Baptist News Global and Religion News Service reported recently that two white Southern Baptist pastors from Texas called U.S. Vice President Kamala Harris “Jezebel.”
This label, long recognized as a racist slur against Black women, was used by Steve Swofford (pastor of First Baptist Church of Rockwall, Texas) and Tom Buck (pastor of First Baptist Church of Lindale, Texas).
Their churches are affiliated with the Southern Baptist Convention (SBC), and Swofford is a member of the executive committee for the SBC.
It seems that only two national faith-based news organizations, BNG and RNS, covered the pastors’ racist statements.
With the nationwide racial justice demonstrations last year and the celebration by many of Harris’ boundary breaking inauguration to begin this year, why didn’t more news outlets, bloggers, advocacy groups, faith leaders and presidents / deans of faith-based institutions speak out about two white, male pastors using a racial slur against her?
J.D. Greer, pastor of The Summit Church in Durham, North Carolina, and the 62nd President of the SBC, posted a series of tweets on Feb. 2 addressing these statements.
Outside of this, I have found no published account that any white SBC leader has criticized them for slurring Harris, a Black woman of South Asian and Jamaican ancestry.
None of the six white Southern Baptist seminary presidents has publicly criticized Swofford and Buck for their racist slur.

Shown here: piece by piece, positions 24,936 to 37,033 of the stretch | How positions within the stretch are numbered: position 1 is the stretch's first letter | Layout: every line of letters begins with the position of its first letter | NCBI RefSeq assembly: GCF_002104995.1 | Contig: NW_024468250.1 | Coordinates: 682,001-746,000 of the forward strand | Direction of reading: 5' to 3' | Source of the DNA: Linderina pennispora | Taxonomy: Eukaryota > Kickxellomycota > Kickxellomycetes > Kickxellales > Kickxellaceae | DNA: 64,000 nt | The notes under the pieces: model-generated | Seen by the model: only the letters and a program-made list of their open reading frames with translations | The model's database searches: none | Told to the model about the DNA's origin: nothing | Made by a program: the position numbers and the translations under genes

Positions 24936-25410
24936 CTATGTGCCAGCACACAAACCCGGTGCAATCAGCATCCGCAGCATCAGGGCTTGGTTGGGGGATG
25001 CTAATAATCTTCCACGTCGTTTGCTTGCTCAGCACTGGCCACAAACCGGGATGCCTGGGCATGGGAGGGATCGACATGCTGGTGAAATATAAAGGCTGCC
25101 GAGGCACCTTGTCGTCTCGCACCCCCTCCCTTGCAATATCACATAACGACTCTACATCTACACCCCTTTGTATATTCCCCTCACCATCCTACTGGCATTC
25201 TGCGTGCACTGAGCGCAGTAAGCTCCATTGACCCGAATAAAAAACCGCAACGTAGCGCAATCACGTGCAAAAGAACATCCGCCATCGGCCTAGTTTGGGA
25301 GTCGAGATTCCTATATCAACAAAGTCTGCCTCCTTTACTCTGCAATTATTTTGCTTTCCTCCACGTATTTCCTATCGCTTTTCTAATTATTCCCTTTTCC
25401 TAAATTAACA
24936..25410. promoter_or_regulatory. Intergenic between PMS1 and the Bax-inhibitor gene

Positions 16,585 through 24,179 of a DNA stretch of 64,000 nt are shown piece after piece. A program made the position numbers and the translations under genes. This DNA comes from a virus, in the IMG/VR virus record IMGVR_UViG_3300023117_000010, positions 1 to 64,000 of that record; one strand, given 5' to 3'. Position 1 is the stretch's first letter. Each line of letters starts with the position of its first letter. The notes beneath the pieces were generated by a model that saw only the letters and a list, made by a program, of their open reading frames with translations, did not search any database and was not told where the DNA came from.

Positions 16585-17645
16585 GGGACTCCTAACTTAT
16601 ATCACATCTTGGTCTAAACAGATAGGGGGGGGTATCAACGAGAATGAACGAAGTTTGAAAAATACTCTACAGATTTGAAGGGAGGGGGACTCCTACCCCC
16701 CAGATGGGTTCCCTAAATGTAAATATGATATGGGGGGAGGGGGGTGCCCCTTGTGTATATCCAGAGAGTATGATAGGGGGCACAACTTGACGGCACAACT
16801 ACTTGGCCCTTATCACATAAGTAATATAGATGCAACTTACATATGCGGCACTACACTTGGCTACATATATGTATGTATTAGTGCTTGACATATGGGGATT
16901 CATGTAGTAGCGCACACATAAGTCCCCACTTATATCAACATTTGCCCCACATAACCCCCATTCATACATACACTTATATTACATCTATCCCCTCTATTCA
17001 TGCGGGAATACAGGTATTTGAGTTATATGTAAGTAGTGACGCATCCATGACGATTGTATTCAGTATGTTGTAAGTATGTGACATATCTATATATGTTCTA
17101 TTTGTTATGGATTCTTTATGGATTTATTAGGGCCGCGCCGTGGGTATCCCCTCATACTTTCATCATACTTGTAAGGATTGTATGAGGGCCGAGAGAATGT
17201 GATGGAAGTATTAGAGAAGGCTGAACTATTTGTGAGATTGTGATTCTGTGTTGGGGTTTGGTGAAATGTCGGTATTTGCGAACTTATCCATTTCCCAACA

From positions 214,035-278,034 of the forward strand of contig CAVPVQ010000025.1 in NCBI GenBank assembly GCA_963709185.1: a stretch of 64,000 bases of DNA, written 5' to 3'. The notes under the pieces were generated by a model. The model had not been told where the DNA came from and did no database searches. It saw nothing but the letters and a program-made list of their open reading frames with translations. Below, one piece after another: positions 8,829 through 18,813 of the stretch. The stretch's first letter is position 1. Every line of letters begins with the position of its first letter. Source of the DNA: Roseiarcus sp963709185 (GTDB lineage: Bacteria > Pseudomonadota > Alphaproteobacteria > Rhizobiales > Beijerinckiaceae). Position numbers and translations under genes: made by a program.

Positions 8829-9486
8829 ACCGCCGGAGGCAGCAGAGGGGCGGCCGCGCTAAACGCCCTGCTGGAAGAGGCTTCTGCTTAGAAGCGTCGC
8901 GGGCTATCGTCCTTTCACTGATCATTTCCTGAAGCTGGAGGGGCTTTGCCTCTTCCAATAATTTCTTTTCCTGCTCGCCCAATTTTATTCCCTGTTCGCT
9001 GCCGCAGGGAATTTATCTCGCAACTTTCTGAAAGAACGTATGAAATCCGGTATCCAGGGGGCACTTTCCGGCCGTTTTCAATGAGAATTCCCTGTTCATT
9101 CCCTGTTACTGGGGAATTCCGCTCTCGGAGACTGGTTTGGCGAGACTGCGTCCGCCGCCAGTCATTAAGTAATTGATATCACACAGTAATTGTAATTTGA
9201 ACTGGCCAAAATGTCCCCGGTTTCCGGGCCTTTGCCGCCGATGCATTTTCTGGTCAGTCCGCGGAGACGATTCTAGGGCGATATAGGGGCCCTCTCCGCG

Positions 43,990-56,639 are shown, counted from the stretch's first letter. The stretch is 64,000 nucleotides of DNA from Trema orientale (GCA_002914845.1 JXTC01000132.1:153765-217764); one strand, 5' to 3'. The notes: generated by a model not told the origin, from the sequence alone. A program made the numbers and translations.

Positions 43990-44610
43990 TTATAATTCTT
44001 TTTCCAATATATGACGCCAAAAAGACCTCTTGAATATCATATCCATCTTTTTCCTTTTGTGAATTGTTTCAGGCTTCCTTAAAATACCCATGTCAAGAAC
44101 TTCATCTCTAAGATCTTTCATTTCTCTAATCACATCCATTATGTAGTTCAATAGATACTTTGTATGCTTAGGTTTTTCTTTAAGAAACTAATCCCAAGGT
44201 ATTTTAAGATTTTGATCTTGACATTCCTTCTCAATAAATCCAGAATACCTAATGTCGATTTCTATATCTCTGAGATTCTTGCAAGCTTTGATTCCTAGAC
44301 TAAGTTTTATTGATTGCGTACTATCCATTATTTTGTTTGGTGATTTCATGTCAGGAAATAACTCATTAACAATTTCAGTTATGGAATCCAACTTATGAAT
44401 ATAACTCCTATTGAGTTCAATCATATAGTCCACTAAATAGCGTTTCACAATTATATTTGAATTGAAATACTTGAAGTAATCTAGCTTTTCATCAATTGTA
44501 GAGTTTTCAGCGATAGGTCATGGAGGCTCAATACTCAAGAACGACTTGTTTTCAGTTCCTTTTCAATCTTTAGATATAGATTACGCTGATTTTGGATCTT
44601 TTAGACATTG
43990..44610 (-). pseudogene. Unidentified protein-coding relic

However, on November 30, 2020, they issued a joint declaration that Critical Race Theory and Intersectionality are “incompatible with the Baptist Faith and Message,” the SBC credal statement.
Perversely, the leaders of SBC seminaries criticize exposing and denouncing white supremacy, racism, sexism and oppression associated with those belief systems but have yet to find words to criticize racist misogyny.
Turning to moderate and progressive Baptists, I haven’t found statements rejecting and denouncing these pastors’ statements from leaders of other Baptist institutions in Texas.
Leaders of other seminary or divinity schools across the U.S. that are affiliated with the Cooperative Baptist Fellowship, which split from the SBC in the early 90s, appear to have remained silent, as well.
Hence, it appears that white Baptists who left the SBC three decades ago – which now deserves to be known as the Slaveholder Baptist Convention – and the white Baptists they left are equally incapable of criticizing racist misogyny.
We should not ignore the moral, ethical, professional and cultural implications of what Swofford and Buck said.
Also, we should not ignore the moral, ethical, professional and cultural implications of what other white Baptists have not said, whose “moral incubator” – a term I learned from Dr. Samuel DeWitt Proctor which now is called “spiritual formation” – was shaped by life in the SBC and who now lead education institutions, including theological schools.
We should remember Swofford and Buck for their racist misogyny.
We should also remember the white Baptist denominational, seminary and university leaders whose SBC-shaped “moral incubator” and understanding of the religion of Jesus is so flawed that they are comfortably silent about blatant racism and misogyny.
Their statements and silence also demonstrate cultural incompetence, meaning they lack the knowledge and skill required to recognize and effectively navigate cross-cultural events, situations and experiences to accomplish beneficial (meaning just) outcomes.
There are six levels of cultural competence.
- Cultural destructiveness describes intentional behaviors, practices and policies that produce adverse cross-cultural results.
Swofford and Buck engaged in culturally destructive conduct. The same is true of white Baptist leaders who intentionally were silent despite knowing what Swofford and Buck said.